Tuesday, February 07, 2012

Okular users we want your input!

Sometimes the decision of how a program should behave is not right or wrong technically but based on the user expectation.

In Okular we are asking ourselves what should happen when you have two lines with the following text

This is an ex-

and copy it. Should it return "This is an ex-\nample" or "This is an ex-ample" or "This is an example"?

Head over to the KDE forums and vote!


Anonymous said...

Is it possible to distinguish for example in PDF between hyphens that are added because of line breaks and hyphens that belong to the word?

Ivan Čukić said...

I'd go for 'example'.

Think is the most common case of them all.

Luis Román said...

"example" all the way :)

Thanks for asking.

Albert Astals Cid said...

@Anonymous: No, a hyphen is a hyphen

@The rest: You are voting in the wrong place ;-)

Anonymous said...

I think the coolest would be if okular tried a spellcheck on the "example". If example turns out to be in the users wordbook, it would be copied as this word else as "ex-ample".

Uomo Ragno said...

It would be nice to have these options in the preferences dialog box, with default option set to "example".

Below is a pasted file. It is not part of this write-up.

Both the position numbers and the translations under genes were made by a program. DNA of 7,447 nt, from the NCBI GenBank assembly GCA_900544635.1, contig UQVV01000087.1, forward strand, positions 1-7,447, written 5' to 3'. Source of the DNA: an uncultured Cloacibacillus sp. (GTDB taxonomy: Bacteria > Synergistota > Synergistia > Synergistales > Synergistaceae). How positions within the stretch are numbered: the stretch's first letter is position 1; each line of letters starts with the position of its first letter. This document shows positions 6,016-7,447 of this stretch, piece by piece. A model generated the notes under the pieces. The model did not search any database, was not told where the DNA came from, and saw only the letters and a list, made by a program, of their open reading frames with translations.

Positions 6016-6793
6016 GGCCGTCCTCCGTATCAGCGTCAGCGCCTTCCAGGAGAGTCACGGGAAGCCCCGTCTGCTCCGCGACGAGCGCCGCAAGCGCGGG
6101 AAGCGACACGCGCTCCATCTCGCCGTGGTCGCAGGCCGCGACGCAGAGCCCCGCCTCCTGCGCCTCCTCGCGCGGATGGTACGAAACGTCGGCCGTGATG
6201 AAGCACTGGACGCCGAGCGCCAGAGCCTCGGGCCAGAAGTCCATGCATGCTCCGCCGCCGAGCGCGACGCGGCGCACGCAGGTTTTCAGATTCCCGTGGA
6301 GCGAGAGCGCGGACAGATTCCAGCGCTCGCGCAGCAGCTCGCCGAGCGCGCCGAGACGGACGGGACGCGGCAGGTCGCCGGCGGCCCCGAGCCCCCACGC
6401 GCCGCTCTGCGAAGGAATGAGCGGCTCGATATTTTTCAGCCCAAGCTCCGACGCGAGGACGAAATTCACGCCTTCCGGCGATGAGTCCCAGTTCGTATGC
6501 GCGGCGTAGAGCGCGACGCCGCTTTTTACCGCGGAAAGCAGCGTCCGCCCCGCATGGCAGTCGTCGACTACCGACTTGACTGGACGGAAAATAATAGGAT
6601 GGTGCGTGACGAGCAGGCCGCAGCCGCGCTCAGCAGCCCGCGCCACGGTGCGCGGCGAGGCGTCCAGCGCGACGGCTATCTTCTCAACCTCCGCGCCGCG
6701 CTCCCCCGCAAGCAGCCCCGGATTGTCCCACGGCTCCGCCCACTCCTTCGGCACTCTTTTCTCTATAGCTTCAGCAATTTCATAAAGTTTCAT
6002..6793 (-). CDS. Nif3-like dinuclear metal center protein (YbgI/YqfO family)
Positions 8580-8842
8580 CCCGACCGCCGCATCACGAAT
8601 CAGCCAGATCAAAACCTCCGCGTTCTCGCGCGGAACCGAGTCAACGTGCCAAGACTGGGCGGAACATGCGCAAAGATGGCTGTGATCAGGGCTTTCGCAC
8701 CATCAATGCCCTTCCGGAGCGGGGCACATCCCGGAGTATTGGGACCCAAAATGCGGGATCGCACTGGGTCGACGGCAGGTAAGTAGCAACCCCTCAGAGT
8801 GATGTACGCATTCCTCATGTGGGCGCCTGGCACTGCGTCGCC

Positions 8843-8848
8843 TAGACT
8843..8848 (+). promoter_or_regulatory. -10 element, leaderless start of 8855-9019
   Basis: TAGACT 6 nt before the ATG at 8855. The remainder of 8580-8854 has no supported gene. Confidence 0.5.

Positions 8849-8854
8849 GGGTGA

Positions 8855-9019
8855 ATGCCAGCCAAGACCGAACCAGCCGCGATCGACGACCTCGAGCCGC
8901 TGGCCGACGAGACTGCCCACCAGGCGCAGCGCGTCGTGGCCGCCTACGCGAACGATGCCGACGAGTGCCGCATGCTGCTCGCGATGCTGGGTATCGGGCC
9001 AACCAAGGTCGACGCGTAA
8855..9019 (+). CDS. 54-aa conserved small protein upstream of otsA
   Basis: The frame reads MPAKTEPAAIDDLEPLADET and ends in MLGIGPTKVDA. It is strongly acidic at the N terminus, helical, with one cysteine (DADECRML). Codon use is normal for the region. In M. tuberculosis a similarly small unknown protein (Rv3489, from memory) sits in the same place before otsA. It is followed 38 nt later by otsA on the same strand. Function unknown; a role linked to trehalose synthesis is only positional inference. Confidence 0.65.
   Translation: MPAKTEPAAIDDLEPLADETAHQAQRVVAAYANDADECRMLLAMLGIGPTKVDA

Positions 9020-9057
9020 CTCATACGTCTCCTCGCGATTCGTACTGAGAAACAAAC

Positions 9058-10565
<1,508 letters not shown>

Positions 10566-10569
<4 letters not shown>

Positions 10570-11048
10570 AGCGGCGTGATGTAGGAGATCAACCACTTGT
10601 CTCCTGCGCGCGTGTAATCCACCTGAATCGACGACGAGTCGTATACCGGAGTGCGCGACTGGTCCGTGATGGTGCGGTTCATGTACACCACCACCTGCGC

Christoph Bartoschek said...

The PDF reference says:

Hyphenation. Among the artifacts introduced by text layout is the hyphen marking the incidental division of
a word at the end of a line. In Tagged PDF, such an incidental word division shall be represented by a soft
hyphen character, which the Unicode mapping algorithm (see “Unicode Mapping in Tagged PDF” in, “Extraction of Character Properties”) translates to the Unicode value U+00AD. (This character is
distinct from an ordinary hard hyphen, whose Unicode value is U+002D.) The producer of a Tagged PDF
document shall distinguish explicitly between soft and hard hyphens so that the consumer does not have
to guess which type a given character represents.

So okular could at least distinguish between soft and hard hyphens and treat them separately.

For some languages hyphenation changes the spelling. A straightforward merging would then introduce errors.

So I think that removing soft hyphens but keeping others is the best solution.

(I comment here because it does not require an additional login)

Pedro Alves said...

This may be language dependent.

In Portuguese, if the line break happens where there is already a gramatical hyphen, then you should repeat the hyphen at the beginning of the next line.

Isto é um guarda-chuva.

should break as:

..... Isto é um guarda-

IOW, in both these cases:



when written on a single line, the word is


If the same rules apply to English (I don't know if they do), you return either "This is an ex-\nample" or "This is an example", but never "This is an ex-ample".